We wouldn’t be columnists if we didn’t have our own slant on the 2012 elections. Unfortunately, our article comes out nearly a month after the elections and therefore, some of what we will say may be stale already, but nonetheless, this is our article and we have the right to write what we wish.
Obviously, the Presidential election requires us to comment on it first. There are many messages that we learned from the Presidential election. First, white men no longer, as it has been for nearly a hundred years, are the only ones to vote. But now we know that white men cannot singularly determine the results of an election.
President Barack Obama received less than forty percent of the white male vote, but still was elected President, fifty-one percent to forty-eight percent. Hispanics or Latinos, whatever you wish to call them, now have become a significant voting block and along with black Americans, have the ability to sway the election. Because of this we now know that the Republican philosophy of the united south, combined with the states in the center of the country, will yield them enough votes to come in a graceful second place.
We learned that the Citizens United case, which held restrictions on the amounts that unions and corporations could donate to unaffiliated campaigns, actually didn’t make the difference that we all expected. When Citizens United came down, many feared that corporations and wealthy donors would literally be able to buy elections for their candidates by donating money to organizations “so called not affiliated with campaigns” and flood the airwaves with messages drowning out the other side. What really happened was that apparently the American populous reaches a certain saturation point. There were so many messages sent out, there were so many commercials, there were so many robo-calls and there were so many news accounts, that the added money that was poured into the non-affiliated campaigns just became noise.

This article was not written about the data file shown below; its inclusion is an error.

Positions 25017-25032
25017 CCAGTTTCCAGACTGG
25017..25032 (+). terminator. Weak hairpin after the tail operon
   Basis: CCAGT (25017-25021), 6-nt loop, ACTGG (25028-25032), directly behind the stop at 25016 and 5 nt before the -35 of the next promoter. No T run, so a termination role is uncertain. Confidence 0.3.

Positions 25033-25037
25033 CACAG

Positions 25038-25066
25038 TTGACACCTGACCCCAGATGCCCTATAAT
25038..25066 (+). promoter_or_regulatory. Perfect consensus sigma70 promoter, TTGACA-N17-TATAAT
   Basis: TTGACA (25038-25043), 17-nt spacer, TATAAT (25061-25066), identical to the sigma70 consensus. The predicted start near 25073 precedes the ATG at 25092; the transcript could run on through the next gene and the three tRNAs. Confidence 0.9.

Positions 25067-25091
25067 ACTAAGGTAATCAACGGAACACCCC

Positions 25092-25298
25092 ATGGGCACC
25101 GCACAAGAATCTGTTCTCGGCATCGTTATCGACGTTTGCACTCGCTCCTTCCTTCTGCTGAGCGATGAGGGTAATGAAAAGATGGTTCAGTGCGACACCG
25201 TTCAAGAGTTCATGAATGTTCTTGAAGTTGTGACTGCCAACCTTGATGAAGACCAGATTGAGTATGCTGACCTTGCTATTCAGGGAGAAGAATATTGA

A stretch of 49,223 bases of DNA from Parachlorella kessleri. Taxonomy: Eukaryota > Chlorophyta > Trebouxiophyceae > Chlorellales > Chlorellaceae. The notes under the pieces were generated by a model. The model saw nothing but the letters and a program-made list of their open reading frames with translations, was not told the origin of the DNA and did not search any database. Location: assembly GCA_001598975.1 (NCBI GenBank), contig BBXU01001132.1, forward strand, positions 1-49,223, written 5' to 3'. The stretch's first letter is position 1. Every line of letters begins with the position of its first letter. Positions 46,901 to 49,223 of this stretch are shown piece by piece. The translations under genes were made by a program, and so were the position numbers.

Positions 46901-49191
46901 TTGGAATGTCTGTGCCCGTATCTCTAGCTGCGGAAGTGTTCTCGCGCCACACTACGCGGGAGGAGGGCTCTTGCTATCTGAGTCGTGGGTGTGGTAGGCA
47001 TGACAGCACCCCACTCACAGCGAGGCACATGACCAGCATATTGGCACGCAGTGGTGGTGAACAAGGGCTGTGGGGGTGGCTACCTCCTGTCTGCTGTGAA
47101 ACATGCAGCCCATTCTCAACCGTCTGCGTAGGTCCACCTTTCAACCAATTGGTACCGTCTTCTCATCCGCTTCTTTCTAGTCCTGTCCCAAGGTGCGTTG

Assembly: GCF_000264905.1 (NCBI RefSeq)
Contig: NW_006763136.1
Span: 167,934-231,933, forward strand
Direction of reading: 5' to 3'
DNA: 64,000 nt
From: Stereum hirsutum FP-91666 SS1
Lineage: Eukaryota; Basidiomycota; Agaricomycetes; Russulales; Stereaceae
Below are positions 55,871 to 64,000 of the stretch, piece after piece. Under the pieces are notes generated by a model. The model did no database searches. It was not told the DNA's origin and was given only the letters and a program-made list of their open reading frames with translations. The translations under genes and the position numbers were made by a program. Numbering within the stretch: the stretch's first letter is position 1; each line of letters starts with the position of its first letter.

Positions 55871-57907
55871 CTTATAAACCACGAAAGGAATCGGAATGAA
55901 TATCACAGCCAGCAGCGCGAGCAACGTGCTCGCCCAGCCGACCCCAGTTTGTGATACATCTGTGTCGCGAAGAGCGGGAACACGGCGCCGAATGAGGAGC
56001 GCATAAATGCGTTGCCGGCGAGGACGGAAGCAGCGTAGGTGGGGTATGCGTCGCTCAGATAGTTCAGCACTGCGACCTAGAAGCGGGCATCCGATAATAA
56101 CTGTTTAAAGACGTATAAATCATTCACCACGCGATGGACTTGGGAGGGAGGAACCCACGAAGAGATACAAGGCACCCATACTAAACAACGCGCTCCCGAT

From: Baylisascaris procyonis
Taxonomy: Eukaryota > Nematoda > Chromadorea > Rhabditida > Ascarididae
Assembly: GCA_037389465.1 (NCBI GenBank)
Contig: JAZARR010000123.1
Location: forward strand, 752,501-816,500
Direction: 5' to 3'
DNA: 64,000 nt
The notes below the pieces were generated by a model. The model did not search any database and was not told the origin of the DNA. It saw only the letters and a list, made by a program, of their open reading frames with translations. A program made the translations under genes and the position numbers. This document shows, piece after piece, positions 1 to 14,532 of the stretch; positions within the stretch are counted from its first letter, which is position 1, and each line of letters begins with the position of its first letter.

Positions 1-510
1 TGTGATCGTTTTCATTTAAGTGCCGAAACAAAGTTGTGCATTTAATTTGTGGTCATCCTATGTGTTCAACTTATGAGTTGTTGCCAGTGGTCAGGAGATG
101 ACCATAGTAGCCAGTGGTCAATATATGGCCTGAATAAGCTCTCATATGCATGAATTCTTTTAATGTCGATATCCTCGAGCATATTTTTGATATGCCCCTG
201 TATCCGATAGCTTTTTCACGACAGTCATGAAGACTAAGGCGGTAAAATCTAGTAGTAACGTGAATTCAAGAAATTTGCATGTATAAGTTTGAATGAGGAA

The commercials that they ran did not sway voters because the other side’s message was out there in sufficient quantity. To this end, Karl Rove and his organization spent hundreds of millions of dollars pushing the conservative agenda and almost every candidate and issue that he backed, lost.
We learned that the 2010 elections where the Tea Party caused the Republicans to gain control of the House of Representatives was and was not an aberration. It was an aberration in that the United States has not moved to be more right-wing conservative, but in fact certainly more moderate than that and may have had its fill of the Tea Party agenda. However, we also learned that the Tea Party has some clout, especially in the rural areas of this country and in the deep south. They certainly are not going to be able to take over this country, nor even lead the Republican Party to victories on a national level. Yet they remain a viable obstructionist voice and an anchor, making sure this country does not move too far to the left.
We learned that almost every television pundit and prognosticator, whether on Fox News, which had called for a landslide for Romney, or the actual new stations, know little more than we do and actually they don’t know more than anybody. The only one worth listening to is Nate Silver from Fivethirtyeight.com, who had 49 of the 50 elections that he was charting correct.
In the State of Florida we learned some things. We learned that the politically motivated decision by the Republican administration to cut back on hours of early voting and days of early voting did not prevent those who wanted to vote from casting their vote. It did not hand Florida to Mitt Romney.